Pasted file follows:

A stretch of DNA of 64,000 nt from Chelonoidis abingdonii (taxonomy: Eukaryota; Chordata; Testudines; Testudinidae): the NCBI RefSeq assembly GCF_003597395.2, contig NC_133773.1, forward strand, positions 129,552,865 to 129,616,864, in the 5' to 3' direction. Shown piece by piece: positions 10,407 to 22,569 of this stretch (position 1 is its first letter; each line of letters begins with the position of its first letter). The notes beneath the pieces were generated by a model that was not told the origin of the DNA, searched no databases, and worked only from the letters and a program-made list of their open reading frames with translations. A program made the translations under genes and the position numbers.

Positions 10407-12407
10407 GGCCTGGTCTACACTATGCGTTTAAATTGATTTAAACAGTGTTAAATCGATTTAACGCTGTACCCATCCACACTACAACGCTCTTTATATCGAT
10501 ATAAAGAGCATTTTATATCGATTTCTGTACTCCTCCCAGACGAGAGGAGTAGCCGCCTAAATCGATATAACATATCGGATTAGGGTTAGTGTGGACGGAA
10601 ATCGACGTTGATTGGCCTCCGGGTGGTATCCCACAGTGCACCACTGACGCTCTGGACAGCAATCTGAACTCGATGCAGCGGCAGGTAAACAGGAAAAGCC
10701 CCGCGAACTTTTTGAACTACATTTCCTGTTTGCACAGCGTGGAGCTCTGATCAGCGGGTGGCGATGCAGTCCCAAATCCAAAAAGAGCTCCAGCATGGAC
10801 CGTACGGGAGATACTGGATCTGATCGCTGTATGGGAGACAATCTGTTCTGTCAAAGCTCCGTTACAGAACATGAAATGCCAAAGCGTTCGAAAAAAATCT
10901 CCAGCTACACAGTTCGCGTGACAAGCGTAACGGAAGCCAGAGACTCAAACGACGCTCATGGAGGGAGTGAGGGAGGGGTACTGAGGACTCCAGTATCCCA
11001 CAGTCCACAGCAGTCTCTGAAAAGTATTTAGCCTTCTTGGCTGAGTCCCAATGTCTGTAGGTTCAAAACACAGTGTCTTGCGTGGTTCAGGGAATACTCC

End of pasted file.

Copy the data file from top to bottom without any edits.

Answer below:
A stretch of DNA of 64,000 nt from Chelonoidis abingdonii (taxonomy: Eukaryota; Chordata; Testudines; Testudinidae): the NCBI RefSeq assembly GCF_003597395.2, contig NC_133773.1, forward strand, positions 129,552,865 to 129,616,864, in the 5' to 3' direction. Shown piece by piece: positions 10,407 to 22,569 of this stretch (position 1 is its first letter; each line of letters begins with the position of its first letter). The notes beneath the pieces were generated by a model that was not told the origin of the DNA, searched no databases, and worked only from the letters and a program-made list of their open reading frames with translations. A program made the translations under genes and the position numbers.

Positions 10407-12407
10407 GGCCTGGTCTACACTATGCGTTTAAATTGATTTAAACAGTGTTAAATCGATTTAACGCTGTACCCATCCACACTACAACGCTCTTTATATCGAT
10501 ATAAAGAGCATTTTATATCGATTTCTGTACTCCTCCCAGACGAGAGGAGTAGCCGCCTAAATCGATATAACATATCGGATTAGGGTTAGTGTGGACGGAA
10601 ATCGACGTTGATTGGCCTCCGGGTGGTATCCCACAGTGCACCACTGACGCTCTGGACAGCAATCTGAACTCGATGCAGCGGCAGGTAAACAGGAAAAGCC
10701 CCGCGAACTTTTTGAACTACATTTCCTGTTTGCACAGCGTGGAGCTCTGATCAGCGGGTGGCGATGCAGTCCCAAATCCAAAAAGAGCTCCAGCATGGAC
10801 CGTACGGGAGATACTGGATCTGATCGCTGTATGGGAGACAATCTGTTCTGTCAAAGCTCCGTTACAGAACATGAAATGCCAAAGCGTTCGAAAAAAATCT
10901 CCAGCTACACAGTTCGCGTGACAAGCGTAACGGAAGCCAGAGACTCAAACGACGCTCATGGAGGGAGTGAGGGAGGGGTACTGAGGACTCCAGTATCCCA
11001 CAGTCCACAGCAGTCTCTGAAAAGTATTTAGCCTTCTTGGCTGAGTCCCAATGTCTGTAGGTTCAAAACACAGTGTCTTGCGTGGTTCAGGGAATACTCC